Following a recent review of Appendix FM and the law in relation to Adult Dependent Relatives it was confirmed that the policy objectives of the introduction on new rules relating to Adult Dependent Relatives in July 2012 have been met and therefore there will be no change to the Immigration Rules.
Appendix FM was implemented on 9th July 2012 and imposed what are widely regarded as extremely restrictive requirements for bringing Adult Dependent Relatives to the UK (e.g. elderly foreign national parents, grandparents, siblings and adult children). Shortly after being implemented, it became evident that actually succeeding under the new rules would be next to impossible.
Why were these changes implemented?
Under the old rules, parents and grandparents over 65 could apply for immediate settled status in the UK upon application for entry clearance, or even when visiting the UK, provided that they could demonstrate a financial dependency on their sponsor. In addition to financial dependency, the sponsor also had to provide an undertaking that they could financially support, maintain and accommodate the applicant for a period of 5 years without access to public funds.
It was argued that this placed an undue burden on the taxpayer and the NHS. In implementing the new rules the main policy objective was to reduce this burden. In order to be successful under the new rules the following criteria must to be met:
The applicant must as a result of age, illness or disability require long-term personal care to perform everyday tasks.
2) The applicant must be unable, even with the practical and financial help of the sponsor, to obtain the required level of care in the country where they are living, because-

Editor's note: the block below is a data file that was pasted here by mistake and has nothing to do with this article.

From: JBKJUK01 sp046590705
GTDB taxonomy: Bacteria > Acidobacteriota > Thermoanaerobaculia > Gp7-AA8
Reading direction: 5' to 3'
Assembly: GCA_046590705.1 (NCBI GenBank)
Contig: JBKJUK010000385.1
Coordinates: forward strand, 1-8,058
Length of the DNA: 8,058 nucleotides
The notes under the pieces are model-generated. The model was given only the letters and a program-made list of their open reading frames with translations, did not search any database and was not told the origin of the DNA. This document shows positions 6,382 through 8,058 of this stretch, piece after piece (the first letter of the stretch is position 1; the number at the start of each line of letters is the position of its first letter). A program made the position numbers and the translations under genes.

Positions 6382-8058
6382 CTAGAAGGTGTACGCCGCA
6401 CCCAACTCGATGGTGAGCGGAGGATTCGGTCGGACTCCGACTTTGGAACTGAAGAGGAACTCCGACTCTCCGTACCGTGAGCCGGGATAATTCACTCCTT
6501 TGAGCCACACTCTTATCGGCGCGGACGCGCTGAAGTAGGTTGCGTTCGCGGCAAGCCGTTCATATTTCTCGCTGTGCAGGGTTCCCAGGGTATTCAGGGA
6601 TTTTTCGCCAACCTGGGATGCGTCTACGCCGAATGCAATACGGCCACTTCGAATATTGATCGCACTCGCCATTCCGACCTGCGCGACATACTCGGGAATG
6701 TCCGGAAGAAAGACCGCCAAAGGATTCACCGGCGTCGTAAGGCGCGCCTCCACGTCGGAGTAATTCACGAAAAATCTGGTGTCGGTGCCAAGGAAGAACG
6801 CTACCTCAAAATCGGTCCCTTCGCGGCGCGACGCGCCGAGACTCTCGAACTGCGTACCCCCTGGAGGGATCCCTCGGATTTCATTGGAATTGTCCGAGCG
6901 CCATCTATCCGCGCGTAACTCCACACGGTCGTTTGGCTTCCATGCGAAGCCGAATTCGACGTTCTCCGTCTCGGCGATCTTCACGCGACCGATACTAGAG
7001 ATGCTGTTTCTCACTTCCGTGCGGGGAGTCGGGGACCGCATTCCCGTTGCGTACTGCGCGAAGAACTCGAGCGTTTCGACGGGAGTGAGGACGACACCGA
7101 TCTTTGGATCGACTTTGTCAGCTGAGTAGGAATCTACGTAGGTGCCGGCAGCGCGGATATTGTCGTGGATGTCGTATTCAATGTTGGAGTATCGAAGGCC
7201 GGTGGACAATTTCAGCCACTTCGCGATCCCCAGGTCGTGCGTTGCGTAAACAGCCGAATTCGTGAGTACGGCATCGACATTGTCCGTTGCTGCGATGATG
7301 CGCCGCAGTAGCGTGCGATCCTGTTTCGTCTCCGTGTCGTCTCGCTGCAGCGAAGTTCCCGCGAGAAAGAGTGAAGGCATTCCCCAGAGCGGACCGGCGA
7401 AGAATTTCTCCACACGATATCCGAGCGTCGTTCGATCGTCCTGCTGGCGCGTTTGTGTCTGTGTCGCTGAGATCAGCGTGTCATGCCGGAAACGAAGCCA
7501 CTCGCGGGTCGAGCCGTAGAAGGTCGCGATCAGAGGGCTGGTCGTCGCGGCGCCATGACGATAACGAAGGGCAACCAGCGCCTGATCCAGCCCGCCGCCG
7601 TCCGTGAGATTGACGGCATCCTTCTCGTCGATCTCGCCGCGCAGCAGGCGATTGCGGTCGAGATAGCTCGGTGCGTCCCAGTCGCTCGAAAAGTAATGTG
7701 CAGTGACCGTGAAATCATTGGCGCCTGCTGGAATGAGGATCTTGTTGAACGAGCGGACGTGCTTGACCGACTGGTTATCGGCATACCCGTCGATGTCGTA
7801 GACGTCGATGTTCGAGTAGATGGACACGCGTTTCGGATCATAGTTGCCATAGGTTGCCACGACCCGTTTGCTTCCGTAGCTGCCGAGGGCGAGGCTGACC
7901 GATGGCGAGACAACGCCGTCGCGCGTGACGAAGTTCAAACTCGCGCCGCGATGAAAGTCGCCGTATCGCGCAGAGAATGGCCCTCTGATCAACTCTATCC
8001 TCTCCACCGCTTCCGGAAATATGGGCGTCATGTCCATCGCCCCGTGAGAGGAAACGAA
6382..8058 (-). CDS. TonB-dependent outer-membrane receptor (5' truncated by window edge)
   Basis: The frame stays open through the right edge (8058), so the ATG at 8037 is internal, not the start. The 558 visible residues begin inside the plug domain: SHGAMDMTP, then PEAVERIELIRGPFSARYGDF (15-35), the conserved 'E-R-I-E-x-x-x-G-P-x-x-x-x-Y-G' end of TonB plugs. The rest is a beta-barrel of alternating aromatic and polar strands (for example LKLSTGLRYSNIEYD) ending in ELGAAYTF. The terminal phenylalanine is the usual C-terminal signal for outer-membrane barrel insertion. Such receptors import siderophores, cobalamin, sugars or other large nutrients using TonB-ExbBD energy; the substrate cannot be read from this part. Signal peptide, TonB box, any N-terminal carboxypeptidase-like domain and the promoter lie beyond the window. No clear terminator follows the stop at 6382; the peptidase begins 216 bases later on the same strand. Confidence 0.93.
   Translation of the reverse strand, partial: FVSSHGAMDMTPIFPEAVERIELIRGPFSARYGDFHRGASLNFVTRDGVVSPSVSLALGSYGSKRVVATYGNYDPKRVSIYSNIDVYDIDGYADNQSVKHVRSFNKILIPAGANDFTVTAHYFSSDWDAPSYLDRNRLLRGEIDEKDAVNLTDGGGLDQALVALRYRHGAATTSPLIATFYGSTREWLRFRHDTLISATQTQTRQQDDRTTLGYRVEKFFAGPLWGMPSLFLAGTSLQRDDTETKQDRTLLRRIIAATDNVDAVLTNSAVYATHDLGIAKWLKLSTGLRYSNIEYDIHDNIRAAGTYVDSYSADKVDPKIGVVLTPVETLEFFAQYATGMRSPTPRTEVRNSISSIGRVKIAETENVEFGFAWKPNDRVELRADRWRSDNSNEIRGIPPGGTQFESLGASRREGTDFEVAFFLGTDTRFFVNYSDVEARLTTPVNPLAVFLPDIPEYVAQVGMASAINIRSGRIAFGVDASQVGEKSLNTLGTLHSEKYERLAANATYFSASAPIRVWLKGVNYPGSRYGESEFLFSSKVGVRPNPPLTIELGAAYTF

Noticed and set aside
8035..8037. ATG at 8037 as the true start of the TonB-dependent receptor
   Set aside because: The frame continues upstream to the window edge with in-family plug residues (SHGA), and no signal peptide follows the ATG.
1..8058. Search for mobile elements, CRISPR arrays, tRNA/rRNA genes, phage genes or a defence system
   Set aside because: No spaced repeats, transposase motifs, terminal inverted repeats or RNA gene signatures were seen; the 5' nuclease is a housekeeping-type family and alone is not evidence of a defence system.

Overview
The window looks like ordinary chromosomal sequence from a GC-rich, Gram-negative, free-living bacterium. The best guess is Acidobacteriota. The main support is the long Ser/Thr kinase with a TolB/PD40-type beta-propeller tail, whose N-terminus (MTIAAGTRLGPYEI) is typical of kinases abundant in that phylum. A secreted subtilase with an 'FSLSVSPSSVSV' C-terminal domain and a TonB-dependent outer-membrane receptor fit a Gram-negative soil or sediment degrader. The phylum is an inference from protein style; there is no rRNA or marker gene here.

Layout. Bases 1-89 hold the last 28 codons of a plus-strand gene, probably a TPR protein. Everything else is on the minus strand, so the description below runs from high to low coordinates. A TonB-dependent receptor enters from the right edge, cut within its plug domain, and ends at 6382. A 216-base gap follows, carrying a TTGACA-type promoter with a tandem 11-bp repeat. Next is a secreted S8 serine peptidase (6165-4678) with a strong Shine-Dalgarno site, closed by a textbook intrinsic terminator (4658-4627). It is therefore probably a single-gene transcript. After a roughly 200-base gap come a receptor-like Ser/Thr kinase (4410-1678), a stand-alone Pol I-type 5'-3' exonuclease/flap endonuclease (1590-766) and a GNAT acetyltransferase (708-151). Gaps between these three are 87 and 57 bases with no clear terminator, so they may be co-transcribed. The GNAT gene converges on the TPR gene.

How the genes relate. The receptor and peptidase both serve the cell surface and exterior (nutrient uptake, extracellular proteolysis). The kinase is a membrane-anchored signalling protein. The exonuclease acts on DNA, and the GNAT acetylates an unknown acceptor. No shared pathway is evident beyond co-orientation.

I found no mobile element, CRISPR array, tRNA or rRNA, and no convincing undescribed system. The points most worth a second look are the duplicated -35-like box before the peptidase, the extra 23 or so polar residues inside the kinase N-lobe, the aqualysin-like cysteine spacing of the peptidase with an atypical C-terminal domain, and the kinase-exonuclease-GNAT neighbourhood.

(a) it is not available and there is no person in that country who can reasonably provide it; or
(b) it is not affordable.
3) The sponsor must provide a 5 year undertaking that they can financially support, maintain, care and accommodate the relative without access to public funds.
How would this work in practice?
For example: a son wishes to bring his mother (the Adult Dependent Relative) to the UK as she is unwell and he believes that he can provide her with the care and support she needs. He has been financially supporting her for a number of years and is also able to provide a 5 year undertaking that he can financially support, maintain, care and accommodate his mother without access to public funds.
At face value it may seem plausible that the mother would be granted immediate settlement. However let’s look at the criteria once again, and in particular, point 2) above:
Only where care is considered unaffordable or absent in the country of origin will this condition be satisfied. Rarely will it be the case that an applicant will be able to demonstrate that healthcare is unaffordable in the country of origin compared to the UK in circumstances where the Sponsor is also required to provide an undertaking that they will be responsible for private healthcare costs in the UK.
Further, Adult Dependent Relative applications grounded on an absence of the required medical care in the country of origin will also, in the vast majority of cases, be difficult to make out.
If affordable, adequate care and support could be provided in the country of residence, then the application will likely be refused on the basis that the son can continue to fund his mother’s care, support and treatment from the UK.
Is this fair?
Published statistics confirm that in 2013 19% of Adult Dependent Relative applications were granted (including upon appeal). In 2014, the success rate fell to 11%.